Maria Balaet, PhD candidate
Imperial College London
Findings from a large field study on the effects of psychedelics on cognition
Psychedelics research advanced considerably in the past decade. Substantial efforts have been made to understand the underlying neural and pharmacological basis of the psychedelic experience. And yet, despite recent discoveries facilitated by the use of tools such as magnetic resonance imaging or electroencephalography, the effects psychedelics have on cognition are still to be fully uncovered. Our current understanding of the cognitive effects of psychedelics relies heavily on cognitive testing performed in the laboratory. This format is accepted by the scientific community, since it allows the researcher full control over all experimental parameters. Considering the crucial importance of set and setting, and the now abundant literature detailing how the environment influences the experience, it is natural to question the ecological validity of these past measurements.
The current study emerged from the central premise that studying the effects of psychedelics on cognition in a confined environment lacks ecological validity. We decided to look at the experience in more naturalistic environment, where the participant is in charge of their set and setting. We carried out a field study on volunteers who under the influence of psychedelics were participating in psychedelic ceremonies in an environment that was not altered by the researchers. The aim of this study was to perform a general cognitive assessment of memory, speech, attention, executive function and prediction abilities under psychedelics and compare these with age matched controls. Furthermore, we compared the effects of LSD to those of psilocybin on the same cognitive domains.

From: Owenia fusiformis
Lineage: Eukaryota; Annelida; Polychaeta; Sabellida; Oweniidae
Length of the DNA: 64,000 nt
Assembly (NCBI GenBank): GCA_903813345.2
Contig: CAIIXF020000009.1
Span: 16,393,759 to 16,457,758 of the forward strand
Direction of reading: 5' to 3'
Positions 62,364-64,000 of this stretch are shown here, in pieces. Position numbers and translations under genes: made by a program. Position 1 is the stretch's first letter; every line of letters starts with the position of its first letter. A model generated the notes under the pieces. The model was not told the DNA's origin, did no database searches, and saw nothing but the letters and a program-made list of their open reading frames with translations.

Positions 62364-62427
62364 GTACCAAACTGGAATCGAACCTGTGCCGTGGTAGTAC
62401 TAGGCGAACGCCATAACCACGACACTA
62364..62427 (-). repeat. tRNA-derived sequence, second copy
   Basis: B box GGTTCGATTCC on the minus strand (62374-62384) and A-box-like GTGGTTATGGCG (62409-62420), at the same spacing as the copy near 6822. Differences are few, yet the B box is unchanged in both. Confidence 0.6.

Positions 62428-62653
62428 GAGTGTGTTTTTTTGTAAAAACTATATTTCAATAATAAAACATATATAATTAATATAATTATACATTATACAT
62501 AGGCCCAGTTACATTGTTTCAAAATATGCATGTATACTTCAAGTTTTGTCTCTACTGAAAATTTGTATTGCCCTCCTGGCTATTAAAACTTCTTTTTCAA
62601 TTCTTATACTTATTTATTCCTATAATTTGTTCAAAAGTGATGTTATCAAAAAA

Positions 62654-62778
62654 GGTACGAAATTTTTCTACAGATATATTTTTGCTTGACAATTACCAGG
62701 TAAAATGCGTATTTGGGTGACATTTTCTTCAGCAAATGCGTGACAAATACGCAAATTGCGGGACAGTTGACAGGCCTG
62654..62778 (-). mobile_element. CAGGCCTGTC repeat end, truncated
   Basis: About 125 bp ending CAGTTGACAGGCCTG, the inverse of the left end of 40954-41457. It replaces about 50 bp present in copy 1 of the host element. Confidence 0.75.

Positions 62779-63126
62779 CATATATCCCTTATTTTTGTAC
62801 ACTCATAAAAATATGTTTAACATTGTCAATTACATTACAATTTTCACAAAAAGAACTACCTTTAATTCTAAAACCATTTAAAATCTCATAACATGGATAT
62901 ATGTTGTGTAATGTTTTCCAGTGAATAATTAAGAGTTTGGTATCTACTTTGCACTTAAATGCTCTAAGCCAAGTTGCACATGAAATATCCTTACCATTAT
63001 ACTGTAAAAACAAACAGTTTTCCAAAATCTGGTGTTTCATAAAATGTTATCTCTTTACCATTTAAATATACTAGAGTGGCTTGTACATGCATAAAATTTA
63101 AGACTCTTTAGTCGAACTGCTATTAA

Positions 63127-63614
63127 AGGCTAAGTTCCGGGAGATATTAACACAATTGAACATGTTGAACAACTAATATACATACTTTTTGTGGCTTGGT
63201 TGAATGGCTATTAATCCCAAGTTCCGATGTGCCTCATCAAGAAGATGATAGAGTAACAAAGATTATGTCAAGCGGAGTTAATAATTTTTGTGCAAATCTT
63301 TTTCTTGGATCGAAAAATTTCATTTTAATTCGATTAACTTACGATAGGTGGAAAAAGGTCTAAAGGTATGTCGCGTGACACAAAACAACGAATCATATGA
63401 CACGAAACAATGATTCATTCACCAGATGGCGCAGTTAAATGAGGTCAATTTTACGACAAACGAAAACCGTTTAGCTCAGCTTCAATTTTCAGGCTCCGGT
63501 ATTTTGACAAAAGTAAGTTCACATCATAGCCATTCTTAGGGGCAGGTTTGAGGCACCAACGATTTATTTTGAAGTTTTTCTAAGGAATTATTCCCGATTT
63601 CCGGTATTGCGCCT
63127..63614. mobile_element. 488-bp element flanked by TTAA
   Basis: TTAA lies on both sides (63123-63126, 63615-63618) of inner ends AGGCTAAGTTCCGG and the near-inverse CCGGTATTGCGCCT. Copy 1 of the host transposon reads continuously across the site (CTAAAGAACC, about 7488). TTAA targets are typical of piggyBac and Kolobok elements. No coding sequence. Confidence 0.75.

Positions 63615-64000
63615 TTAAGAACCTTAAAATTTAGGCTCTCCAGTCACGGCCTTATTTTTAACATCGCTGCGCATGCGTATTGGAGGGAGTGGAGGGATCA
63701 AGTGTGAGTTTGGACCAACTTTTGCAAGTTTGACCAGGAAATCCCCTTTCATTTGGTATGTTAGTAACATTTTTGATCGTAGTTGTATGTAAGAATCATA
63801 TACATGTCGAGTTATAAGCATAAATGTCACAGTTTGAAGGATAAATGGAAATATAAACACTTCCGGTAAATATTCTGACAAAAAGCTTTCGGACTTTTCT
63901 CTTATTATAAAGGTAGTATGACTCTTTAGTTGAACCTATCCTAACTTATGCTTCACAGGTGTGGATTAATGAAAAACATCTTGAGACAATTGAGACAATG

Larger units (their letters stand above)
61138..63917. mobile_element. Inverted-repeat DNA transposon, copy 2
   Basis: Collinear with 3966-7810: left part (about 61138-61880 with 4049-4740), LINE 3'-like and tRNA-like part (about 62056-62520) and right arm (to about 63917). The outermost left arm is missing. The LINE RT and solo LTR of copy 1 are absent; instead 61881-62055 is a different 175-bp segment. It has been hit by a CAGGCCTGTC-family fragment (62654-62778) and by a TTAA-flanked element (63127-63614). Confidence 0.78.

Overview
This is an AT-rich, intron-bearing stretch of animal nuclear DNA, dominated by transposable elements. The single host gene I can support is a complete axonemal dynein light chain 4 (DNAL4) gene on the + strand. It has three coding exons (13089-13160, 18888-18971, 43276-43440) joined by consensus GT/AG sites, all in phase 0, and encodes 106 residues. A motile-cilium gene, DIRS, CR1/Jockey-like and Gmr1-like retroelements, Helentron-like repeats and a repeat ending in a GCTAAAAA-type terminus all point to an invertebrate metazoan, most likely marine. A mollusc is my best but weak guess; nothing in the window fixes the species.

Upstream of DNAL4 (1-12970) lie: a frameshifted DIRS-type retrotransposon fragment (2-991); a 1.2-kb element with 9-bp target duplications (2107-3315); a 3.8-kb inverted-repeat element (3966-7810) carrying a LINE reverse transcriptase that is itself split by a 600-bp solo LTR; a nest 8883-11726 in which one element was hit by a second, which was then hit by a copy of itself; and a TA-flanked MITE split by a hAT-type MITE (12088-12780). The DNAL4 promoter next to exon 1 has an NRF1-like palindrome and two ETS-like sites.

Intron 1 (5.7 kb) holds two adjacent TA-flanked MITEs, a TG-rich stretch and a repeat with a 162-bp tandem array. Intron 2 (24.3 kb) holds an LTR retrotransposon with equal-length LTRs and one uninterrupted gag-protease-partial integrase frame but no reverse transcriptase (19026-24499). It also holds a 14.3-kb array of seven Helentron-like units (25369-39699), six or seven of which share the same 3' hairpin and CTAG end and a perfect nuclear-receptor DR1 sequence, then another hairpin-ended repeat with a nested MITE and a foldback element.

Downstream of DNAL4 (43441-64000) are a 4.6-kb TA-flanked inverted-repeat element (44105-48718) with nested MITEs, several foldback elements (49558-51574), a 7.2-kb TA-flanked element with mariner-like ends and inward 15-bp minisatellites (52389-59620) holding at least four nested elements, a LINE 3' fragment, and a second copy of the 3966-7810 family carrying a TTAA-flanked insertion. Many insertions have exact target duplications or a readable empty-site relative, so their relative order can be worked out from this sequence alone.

Maria Balaet began her research career by focusing on the pharmacological modulation of memory. Later, she discovered programming and developed a passion for building computational tools that can be used to solve real life problems. She is currently pursuing a PhD in Computational Neuroscience at Imperial College London, looking at how we could predict how cognition evolves over time and use this clinically and beyond. As a direct result of her fascination and curiosity surrounding psychedelic drugs, in 2019, she led a field study investigating how psychedelics impact cognition in unconfined environments.